Most Christian music, however, has been composed for use in worship.  The earliest surviving music is the chant of the ancient churches, Gregorian, Byzantine, Syrian, Egyptian, Ethiopian, Armenian.  Related to these are Anglican plainsong and the chant of the Slavic churches.  This music is filled with an austere beauty and able to create space for worship of a type that modern worship music does not.  The Renaissance produced music so beautiful one imagines that the angels in heaven must use it as they gather around the Throne of the Almighty, especially Palestrina but also Tallis, Allegri, and others.  All of this ancient, beautiful music for worship stands within the same musical tradition and is very valuable.

Composers of classical music have also written music for times of worship.  Tchaikovsky wrote settings for the Divine Liturgy of St. John Chrysostom.  Monteverdi wrote Vespers.  Verdi and Mozart both wrote Requiems.  Vivaldi wrote a Mass.  Their music has also been applied to hymns by different lyricists, such as Beethoven’s “Ode to Joy” providing the tune to “Joyful, Joyful.”

Also important is the tradition of hymnody.  I speak now of music with English lyrics.  These old hymns are worthy to be sung in congregations all of the world.  The best of them have resonant theology with captivating music.  My favourite hymnographers are Charles Wesley and John Mason Neale.  Some of my favourite hymns by other writers are “Let All Mortal Flesh Keep Silence,” “Alleluia! Sing to Jesus,” “I Cannot Tell Why He Whom Angels Worship,” “As I Survey the Wondrous Cross,” and “Holy, Holy, Holy.”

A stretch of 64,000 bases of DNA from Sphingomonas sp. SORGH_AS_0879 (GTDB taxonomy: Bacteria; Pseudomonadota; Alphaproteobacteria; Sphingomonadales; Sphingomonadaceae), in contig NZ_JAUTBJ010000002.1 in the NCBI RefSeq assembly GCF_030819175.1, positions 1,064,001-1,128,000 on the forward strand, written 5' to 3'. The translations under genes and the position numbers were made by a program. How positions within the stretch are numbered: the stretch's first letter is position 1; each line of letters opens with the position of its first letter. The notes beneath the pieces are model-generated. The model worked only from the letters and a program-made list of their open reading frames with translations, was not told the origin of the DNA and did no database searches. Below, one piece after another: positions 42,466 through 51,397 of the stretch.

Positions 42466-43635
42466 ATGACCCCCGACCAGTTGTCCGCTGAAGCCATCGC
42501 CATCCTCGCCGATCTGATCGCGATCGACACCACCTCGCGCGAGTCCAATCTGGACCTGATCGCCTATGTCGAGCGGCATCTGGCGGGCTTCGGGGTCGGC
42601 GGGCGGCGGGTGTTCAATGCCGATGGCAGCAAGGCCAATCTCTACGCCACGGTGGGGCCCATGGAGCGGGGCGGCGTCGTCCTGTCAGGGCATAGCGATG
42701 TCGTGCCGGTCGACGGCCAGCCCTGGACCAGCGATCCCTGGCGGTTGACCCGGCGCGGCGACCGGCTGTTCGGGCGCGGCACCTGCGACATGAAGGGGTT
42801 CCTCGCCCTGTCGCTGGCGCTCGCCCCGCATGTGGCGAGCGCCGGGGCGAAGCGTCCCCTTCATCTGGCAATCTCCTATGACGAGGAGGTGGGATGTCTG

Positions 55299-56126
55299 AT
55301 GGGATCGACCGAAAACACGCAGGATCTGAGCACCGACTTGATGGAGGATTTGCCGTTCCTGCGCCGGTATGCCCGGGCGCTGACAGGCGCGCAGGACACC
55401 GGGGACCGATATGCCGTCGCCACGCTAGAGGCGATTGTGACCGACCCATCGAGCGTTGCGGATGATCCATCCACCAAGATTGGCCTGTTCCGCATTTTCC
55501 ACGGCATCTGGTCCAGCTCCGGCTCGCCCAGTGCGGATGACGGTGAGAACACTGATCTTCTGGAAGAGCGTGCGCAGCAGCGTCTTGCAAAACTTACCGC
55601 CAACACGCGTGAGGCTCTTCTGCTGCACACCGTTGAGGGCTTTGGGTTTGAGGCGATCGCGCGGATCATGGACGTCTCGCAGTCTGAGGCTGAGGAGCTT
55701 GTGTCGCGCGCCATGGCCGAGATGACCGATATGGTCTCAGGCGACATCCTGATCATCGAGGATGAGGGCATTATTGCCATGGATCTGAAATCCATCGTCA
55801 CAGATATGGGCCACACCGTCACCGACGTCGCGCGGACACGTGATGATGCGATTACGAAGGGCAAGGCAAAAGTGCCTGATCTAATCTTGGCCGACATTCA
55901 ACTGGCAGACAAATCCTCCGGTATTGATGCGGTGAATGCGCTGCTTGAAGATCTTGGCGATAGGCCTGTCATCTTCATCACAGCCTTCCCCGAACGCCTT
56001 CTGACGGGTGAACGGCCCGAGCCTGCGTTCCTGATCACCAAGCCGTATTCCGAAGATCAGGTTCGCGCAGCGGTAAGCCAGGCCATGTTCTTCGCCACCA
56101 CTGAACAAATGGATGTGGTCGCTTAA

In modern worship, these hymns sometimes fall through the cracks as we seek to be cool and contemporary and relevant, singing only the newest and hippest songs.  Yet these songs, these tunes with these words, connect us to the tradition of Christians who have gone before us, passing along their thoughts and theology, their beauty and sense of holiness.  I encourage leaders of worship to keep the hymns in the repertoire amongst the newer songs.